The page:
The Future of Internet Video Streaming
Over the past five years, online video streaming of movies and television shows has skyrocketed. Estimates now indicate that at least 20 percent of all Internet traffic comes from Netflix “Watch Instantly” streaming, an astonishing number considering it is only one website.
Netflix has been extremely successful streaming movies and TV shows, transforming traditional video stores, such as Blockbuster, into relics of the past. Its streaming service has been so prolific that the company has now switched its primary focus from mail-in DVDs to Watch Instantly.
Furthermore, there are plenty of online streaming competitors for Netflix, including Apple’s iTunes, Amazon’s Video On Demand, VUDU, Hulu, and even Google’s YouTube. Despite the success stories, many movie studios and television networks have been reluctant to give these online companies all of their content and access to the full breadth of their video libraries.
They also still believe DVDs provide the best profit model and have been hesitant to release online streaming movies at the same time as DVD releases. Even Hulu, which is owned by the TV networks, has not been given full access to all of the networks’ shows.
This reluctance on the part of studios and networks demonstrates that there is still a tremendous disconnect between the content providers and the consumers. While the statistics show that consumers are ready and willing to pay for online content or watch content online that contains ads, the studios and networks seem to believe they will lose traditional cable and TV ad revenue if this occurs.
A third and perhaps more sinister group of players in this game are the cable companies (now including phone companies that offer paid TV service). Comcast and AT&T have even instituted bandwidth caps that are clearly aimed at users who would like to ditch cable and watch all of their video content over the Internet. Those users threaten to undermine the cash cow that cable service has been, requiring consumers to pay for bulk packages of channels they may never watch.
Comcast has further complicated the issue by complaining to the FCC about Level 3, the content delivery network for Netflix and Apple, demanding a portion of its revenue. According to dedicated hosting provider 34SP.com, Level 3 believes Comcast is violating FCC regulations, which prevent an Internet Service Provider (ISP) from favoring certain Internet traffic.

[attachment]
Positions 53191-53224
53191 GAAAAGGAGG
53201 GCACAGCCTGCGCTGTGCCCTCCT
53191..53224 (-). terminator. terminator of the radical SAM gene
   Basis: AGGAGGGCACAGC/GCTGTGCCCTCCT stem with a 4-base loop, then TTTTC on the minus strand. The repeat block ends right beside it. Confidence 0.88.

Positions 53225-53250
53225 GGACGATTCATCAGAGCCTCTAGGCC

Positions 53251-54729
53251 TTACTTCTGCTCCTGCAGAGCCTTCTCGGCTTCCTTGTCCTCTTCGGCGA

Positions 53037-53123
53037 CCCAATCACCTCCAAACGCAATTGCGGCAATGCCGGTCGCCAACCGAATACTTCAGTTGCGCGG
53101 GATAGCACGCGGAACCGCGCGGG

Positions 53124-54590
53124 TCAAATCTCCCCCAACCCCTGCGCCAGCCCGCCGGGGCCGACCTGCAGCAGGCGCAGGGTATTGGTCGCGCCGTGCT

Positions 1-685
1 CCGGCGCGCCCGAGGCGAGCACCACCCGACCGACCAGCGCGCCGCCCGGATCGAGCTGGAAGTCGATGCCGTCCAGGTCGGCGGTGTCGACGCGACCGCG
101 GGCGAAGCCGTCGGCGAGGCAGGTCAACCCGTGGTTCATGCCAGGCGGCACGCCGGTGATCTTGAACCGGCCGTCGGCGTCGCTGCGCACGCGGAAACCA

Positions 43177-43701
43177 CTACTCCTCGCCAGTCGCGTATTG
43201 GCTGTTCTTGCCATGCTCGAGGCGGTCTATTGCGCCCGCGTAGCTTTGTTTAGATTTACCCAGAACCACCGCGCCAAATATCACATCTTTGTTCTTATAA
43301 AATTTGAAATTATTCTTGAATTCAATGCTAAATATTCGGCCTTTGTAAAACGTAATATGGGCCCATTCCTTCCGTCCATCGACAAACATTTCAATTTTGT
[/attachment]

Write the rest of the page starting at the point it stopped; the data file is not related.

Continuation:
These companies are not opposed to online streaming, but they would prefer that the content still comes from them, forcing users to pay cable subscription fees to watch TV shows and movies on the Internet.
As it currently stands, the issues has not caused an uproar with consumers, who are still able to watch a good number of movies and shows online. But the issue of the day is more about customers wanting access to the movies they like, many of which may or may not be available for online streaming.
Netflix may have found a way around this dilemma, and that is to offer their own original content. It recently signed a deal to bring its first original TV show, House of Cards, to its online streaming, bypassing TV networks completely. It is conceivable that more shows and even full-length movies could follow. Similarly, Google has set aside money to purchase the rights to original full-length content for YouTube.
While these bold moves are a definitive way to gain independence from cable companies and studios, they also put the online streaming companies in the line of fire, making them direct competitors with networks and studios. That could have one of two effects. It could persuade them to make their content more readily available to streaming companies, or it could push them to remove more of their content from the catalogs of perceived competitors.
The future of online Internet streaming will be one that will see more content and more competitors to Netflix and the other current streaming media companies. As the demand for Internet streaming video grows, the only real question is whether the cable companies, TV networks, and movie studios will embrace it or fight against it. For the sake of their PR and ultimately their stock values, they should aim for the former. If they insist on the latter, they will eventually butt heads with one group they do not want to fight: the consumers.